If you’re reading this and you don’t know a woman who has been sexually harassed, you clearly do not know many women.
And now, a one-time aide to the Alaska legislature who thinks it all very unfair, and it is very unfair, has launched her own, one-woman, anti-harassment harassment campaign to strike back. Dani Bickford is sketching penises adorned with the faces of lawmakers who have offended her.
Pay back has become an art form.
How did we get here? You can probably start by blaming nature.
Sexual harassment of females has been a human societal norm probably forever. We all like to think we’re different from the rest of the animals on the planet: better, smarter, more sophisticated, you name it. But at a fundamental, reproductive level, we’re not.
Your average human males spends a good part of his life consumed by hormonal drives that only overcome members of the deer family in the heat of the rut. And if you live in Alaska, where moose are the biggest of the deer, you know how crazy things can get in the heat of the rut.
Bull moose will fight to the death for nothing but the opportunity to harass cow moose until they give in and decide to breed.
Well human males, will do some of those dumbest shit imaginable to try to get somewhere with human females. Future NFL Hall of Fame quarterback Brett Favre texted photos of his partially erect penis to a New York jets employee in 2009 thinking this was somehow going to impress.
And while Favre’s behavior was downright tacky, it wasn’t the worst of things.
We’re now seeing a public display of the worst of things, and they stretch from Hollywood on the West Coast of the continent to Alabama on the southern edge of the East Coast and all the way back to Alaska on the northern frontier.
In words and sketches, Bickford is shaping a picture of Alaska’s isolated, Juneau capital as something of a modern-day, near-Arctic den of inequity where powerful men harass powerless women.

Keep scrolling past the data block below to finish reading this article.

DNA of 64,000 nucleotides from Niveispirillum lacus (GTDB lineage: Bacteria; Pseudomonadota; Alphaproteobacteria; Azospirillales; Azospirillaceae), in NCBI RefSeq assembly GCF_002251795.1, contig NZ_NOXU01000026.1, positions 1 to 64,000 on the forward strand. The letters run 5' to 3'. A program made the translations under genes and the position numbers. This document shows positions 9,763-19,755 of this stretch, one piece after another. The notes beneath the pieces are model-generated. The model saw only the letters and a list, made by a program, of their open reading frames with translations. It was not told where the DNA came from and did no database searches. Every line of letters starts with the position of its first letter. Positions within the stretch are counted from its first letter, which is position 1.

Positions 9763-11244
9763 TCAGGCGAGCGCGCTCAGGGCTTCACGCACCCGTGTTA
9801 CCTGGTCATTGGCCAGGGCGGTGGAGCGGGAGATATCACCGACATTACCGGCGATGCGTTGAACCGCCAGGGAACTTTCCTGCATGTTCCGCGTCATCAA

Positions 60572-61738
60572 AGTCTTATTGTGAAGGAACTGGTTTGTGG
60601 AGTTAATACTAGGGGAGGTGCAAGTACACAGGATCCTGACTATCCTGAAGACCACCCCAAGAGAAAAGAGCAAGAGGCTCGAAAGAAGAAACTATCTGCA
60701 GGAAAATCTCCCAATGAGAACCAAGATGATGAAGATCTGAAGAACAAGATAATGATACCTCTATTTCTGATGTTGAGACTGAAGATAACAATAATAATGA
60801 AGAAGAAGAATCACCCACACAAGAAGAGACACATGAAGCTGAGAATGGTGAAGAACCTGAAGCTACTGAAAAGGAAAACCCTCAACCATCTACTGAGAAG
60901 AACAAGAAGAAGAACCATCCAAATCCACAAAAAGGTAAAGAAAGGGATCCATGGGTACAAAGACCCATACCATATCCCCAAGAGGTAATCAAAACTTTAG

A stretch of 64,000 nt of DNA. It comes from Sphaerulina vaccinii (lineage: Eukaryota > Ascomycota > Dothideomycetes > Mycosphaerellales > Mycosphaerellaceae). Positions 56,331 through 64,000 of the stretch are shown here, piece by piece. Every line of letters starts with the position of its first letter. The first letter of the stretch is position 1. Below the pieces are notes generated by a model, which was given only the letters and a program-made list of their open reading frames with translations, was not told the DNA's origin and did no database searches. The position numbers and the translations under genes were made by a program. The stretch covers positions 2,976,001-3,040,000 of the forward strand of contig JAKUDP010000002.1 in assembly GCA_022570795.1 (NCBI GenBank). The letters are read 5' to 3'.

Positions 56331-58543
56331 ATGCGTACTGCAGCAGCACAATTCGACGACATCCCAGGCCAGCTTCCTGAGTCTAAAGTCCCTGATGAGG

“I have to get a little more off my mind,” she writes at her blog, before going on to describe an incident involving a Southeast Alaska lawmaker in this way:
“He used to keep a dildo in his office. How do I know? Because he and his finance staffer stuck one in my hands on the last night of my first (legislative) session, in 2009, when I was 23. Not funny… My reaction was good for a laugh for him.”
Bickford has plenty more to say on her blog where she is not shy about naming names. The names of the guilty, the implicated and the innocent are not being repeated here for reasons that will be discussed later, but have nothing to do with any doubts as to Bickford’s belief in what she is reporting.
And yes, there are probably innocents or at least semi-innocents in this case. Some people go through life clueless, and a lot of people go through life trying not to get involved in much of anything. They are the people who end up as “collateral damage” when wars erupt.
Bickford has gone to war, and in that she is representative of women across the country standing up to push back against powerful men in business and government who try use their power to sexually manipulate, intimidate or abuse.
Sometimes, sadly, wars are necessary to change the world.
As most everyone already know, all of this started unpredictably, as these thing usually do, with once-powerful film producer Harvey Weinstein.
Problems for Weinstein, an influential West Coast liberal, began with an Oct. 5 New York Times story that revealed sexual assault allegations dating back more than 25 years and continuing to the present.
The Times investigation found a Weinstein pattern of promising career advancement and threatening career destruction to obtain sex. At least eight women were brave enough to file lawsuits accusing Weinstein of sexual misconduct over the years. The suits were quietly settled and buried.
“Mr. Weinstein enforced a code of silence; employees of the Weinstein Company have contracts saying they will not criticize it or its leaders in a way that could harm its ‘business reputation’ or ‘any employee’s personal reputation,’ a recent document shows. And most of the women accepting payouts agreed to confidentiality clauses
prohibiting them from speaking about the deals or the events that led to them,” the Times reported.
Such contracts are not unusual. Alice Rogoff, the millionnaire former publisher of the bankrupt and now restructured Alaska Dispatch News, is known to have inked settlements with former employees that included confidentiality clauses.